Clipping RBI chief's veto not an FSLRC proposal: MemberNew Delhi: In a new twist, an FSLRC member has said the draft bill seeking to clip RBI chief's veto in deciding interest rates does not reflect the views of the panel and it actually
New Delhi: In a new twist, an FSLRC member has said the draft bill seeking to clip RBI chief's veto in deciding interest rates does not reflect the views of the panel and it actually favoured Governor having the last word.
The revised draft of the Indian Financial Code (IFC), which proposes that any decision on monetary decision should be taken by majority by a seven-member committee without any veto power to the RBI chief, has created a furore and was seen as an attempt to curtail the central bank's autonomy.
This prompted the government to claim that the draft IFC was not a "report of the government or of the Finance Ministry" and it was based on the FSLRC report.
"It is not true," Financial Sector Legislative Reforms Commission (FSLRC) Member M Govinda Rao told PTI.
"There is a misconception that the revised draft of IFC is a report of FSLRC. But that is not true. The term of the FSLRC ended in 2013," Rao said, while adding that RBI Governor should indeed have a "veto power" in the monetary policy.
Rao's comments are in sharp contract to the statements made by Finance Minister Arun Jaitley and other top officials including Chief Economic Advisor Arvind Subramanian, who have said the revised IFC draft was as per FSLRC recommendations.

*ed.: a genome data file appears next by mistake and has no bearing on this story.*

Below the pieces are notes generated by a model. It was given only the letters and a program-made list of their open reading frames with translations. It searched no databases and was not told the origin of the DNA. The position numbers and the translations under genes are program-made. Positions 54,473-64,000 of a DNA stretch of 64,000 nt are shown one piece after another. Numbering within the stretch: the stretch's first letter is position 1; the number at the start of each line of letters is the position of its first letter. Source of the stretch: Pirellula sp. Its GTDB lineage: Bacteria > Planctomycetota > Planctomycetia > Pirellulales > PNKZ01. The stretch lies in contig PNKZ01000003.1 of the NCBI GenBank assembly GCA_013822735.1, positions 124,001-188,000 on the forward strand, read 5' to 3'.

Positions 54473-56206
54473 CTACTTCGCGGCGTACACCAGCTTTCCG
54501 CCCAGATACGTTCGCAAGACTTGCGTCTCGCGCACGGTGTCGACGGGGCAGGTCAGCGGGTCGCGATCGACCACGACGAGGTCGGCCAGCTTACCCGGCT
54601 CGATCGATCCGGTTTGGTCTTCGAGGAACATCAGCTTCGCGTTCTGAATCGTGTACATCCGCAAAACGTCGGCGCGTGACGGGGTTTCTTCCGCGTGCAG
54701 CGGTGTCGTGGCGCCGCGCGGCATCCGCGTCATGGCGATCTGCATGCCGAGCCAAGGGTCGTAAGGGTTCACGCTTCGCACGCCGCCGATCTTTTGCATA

While the first version of IFC, as recommended by the FSLRC over two years ago in March 2013, had also suggested a Monetary Policy Committee (MPC) to decide on policy rates, it had recommended a veto power to the central bank chief.
The revised draft, released by the Finance Ministry last month on July 23 for public comments till August 8, has suggested doing away with this veto power and wants the seven-member MPC to take decisions by a majority vote.
The new version, which has been prepared after taking into account comments from various stakeholders on the first draft, has proposed three members from RBI (including its chief) and four to be nominated by the government.
Following an uproar over the revised draft, Jaitley had said, "FSLRC has made its recommendations, which have been made public for comments. After the comments are received, it is only then that the government will take a view."
Subramanian also said, "FSLRC report is a report of FSLRC. It is not the report of the government or the Finance Ministry. The report is not the view of the government."
Seeking to clear the air over the entire episode, Rao said that FSLRC had not recommended dilution of the powers of the RBI Governor in deciding policy rates.